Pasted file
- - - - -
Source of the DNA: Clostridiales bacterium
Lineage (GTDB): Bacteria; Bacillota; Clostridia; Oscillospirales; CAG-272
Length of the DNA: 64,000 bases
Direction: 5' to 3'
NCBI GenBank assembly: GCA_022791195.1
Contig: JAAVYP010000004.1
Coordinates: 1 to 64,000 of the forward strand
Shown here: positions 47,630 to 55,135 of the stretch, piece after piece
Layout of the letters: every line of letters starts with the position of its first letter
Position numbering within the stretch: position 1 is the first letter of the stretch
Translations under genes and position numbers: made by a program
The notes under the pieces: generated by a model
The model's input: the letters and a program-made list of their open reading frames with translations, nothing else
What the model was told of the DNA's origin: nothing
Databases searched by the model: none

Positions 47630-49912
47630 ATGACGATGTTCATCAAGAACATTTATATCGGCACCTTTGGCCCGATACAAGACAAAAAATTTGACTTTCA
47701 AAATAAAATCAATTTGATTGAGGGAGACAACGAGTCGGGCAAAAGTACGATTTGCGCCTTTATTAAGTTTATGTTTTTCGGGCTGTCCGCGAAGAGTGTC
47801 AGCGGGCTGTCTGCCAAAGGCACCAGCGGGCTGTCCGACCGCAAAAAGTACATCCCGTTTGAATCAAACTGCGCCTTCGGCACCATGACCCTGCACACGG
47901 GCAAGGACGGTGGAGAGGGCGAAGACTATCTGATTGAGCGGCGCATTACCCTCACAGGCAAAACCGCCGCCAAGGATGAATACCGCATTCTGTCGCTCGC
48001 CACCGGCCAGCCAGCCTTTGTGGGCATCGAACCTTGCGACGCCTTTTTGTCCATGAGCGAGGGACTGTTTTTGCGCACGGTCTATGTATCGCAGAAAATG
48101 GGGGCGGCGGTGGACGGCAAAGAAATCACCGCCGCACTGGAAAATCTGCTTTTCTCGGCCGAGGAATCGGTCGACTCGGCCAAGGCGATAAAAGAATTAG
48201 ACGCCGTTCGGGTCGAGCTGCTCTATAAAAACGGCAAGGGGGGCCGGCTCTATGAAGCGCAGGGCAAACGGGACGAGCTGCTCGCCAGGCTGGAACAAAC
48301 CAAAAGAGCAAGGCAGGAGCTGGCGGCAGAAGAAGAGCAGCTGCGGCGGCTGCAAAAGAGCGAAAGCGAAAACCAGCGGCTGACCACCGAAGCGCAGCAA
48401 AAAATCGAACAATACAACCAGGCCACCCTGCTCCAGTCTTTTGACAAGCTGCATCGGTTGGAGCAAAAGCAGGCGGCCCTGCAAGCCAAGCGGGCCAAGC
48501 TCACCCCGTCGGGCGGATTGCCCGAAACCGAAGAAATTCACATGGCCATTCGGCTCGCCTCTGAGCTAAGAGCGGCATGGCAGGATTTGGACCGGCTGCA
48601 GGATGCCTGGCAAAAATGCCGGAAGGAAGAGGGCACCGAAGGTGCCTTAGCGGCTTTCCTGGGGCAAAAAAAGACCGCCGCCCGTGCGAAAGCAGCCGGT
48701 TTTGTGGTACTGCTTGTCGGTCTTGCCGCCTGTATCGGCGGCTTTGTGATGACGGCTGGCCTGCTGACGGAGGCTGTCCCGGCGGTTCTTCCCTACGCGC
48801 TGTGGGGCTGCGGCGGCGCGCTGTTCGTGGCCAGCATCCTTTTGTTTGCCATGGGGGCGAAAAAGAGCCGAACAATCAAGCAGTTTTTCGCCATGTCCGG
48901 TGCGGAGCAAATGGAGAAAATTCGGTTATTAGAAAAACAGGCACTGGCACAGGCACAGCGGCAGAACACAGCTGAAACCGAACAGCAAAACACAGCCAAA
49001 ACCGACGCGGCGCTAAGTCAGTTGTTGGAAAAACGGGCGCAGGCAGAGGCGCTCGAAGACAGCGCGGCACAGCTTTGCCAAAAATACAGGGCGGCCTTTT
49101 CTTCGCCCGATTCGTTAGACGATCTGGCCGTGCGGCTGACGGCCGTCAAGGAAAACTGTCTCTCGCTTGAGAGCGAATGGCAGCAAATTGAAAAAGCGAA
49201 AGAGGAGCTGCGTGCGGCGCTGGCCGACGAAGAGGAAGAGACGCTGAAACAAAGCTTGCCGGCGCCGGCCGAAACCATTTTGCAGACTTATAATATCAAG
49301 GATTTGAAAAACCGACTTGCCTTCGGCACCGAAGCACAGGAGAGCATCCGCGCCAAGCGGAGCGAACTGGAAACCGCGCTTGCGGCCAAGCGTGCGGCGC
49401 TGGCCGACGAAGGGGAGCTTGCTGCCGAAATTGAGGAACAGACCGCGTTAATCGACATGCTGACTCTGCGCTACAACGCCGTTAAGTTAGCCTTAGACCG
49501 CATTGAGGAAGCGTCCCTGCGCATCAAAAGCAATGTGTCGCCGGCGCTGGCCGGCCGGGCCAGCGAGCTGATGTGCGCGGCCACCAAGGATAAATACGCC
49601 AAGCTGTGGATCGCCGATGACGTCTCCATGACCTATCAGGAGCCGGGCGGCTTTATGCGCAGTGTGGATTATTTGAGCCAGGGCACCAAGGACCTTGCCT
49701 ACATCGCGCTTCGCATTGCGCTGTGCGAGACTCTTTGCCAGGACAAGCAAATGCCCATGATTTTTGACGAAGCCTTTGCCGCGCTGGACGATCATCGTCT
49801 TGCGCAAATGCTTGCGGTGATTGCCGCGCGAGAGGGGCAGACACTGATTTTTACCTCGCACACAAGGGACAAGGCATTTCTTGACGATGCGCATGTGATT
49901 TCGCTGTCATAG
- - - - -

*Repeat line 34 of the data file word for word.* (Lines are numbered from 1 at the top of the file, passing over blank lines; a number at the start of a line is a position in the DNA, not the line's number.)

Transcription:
49301 GATTTGAAAAACCGACTTGCCTTCGGCACCGAAGCACAGGAGAGCATCCGCGCCAAGCGGAGCGAACTGGAAACCGCGCTTGCGGCCAAGCGTGCGGCGC